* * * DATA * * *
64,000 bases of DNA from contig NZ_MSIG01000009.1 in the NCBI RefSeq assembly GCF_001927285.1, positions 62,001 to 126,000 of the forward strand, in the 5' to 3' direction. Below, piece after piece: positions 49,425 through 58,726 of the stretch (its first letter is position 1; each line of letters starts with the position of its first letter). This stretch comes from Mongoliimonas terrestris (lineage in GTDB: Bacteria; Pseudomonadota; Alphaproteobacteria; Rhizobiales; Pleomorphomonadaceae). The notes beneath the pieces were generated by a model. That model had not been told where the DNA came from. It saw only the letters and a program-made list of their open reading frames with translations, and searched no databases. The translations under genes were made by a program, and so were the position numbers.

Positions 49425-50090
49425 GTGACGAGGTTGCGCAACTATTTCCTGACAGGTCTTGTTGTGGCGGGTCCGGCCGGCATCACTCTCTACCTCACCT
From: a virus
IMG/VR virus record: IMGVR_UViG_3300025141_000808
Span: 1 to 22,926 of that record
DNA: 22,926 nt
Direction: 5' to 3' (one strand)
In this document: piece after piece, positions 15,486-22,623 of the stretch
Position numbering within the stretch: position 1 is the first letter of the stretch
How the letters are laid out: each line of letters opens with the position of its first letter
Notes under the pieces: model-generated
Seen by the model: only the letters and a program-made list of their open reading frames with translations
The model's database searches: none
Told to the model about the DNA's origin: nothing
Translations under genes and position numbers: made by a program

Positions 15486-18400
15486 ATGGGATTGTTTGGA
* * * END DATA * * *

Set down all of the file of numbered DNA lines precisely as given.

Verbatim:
64,000 bases of DNA from contig NZ_MSIG01000009.1 in the NCBI RefSeq assembly GCF_001927285.1, positions 62,001 to 126,000 of the forward strand, in the 5' to 3' direction. Below, piece after piece: positions 49,425 through 58,726 of the stretch (its first letter is position 1; each line of letters starts with the position of its first letter). This stretch comes from Mongoliimonas terrestris (lineage in GTDB: Bacteria; Pseudomonadota; Alphaproteobacteria; Rhizobiales; Pleomorphomonadaceae). The notes beneath the pieces were generated by a model. That model had not been told where the DNA came from. It saw only the letters and a program-made list of their open reading frames with translations, and searched no databases. The translations under genes were made by a program, and so were the position numbers.

Positions 49425-50090
49425 GTGACGAGGTTGCGCAACTATTTCCTGACAGGTCTTGTTGTGGCGGGTCCGGCCGGCATCACTCTCTACCTCACCT
From: a virus
IMG/VR virus record: IMGVR_UViG_3300025141_000808
Span: 1 to 22,926 of that record
DNA: 22,926 nt
Direction: 5' to 3' (one strand)
In this document: piece after piece, positions 15,486-22,623 of the stretch
Position numbering within the stretch: position 1 is the first letter of the stretch
How the letters are laid out: each line of letters opens with the position of its first letter
Notes under the pieces: model-generated
Seen by the model: only the letters and a program-made list of their open reading frames with translations
The model's database searches: none
Told to the model about the DNA's origin: nothing
Translations under genes and position numbers: made by a program

Positions 15486-18400
15486 ATGGGATTGTTTGGA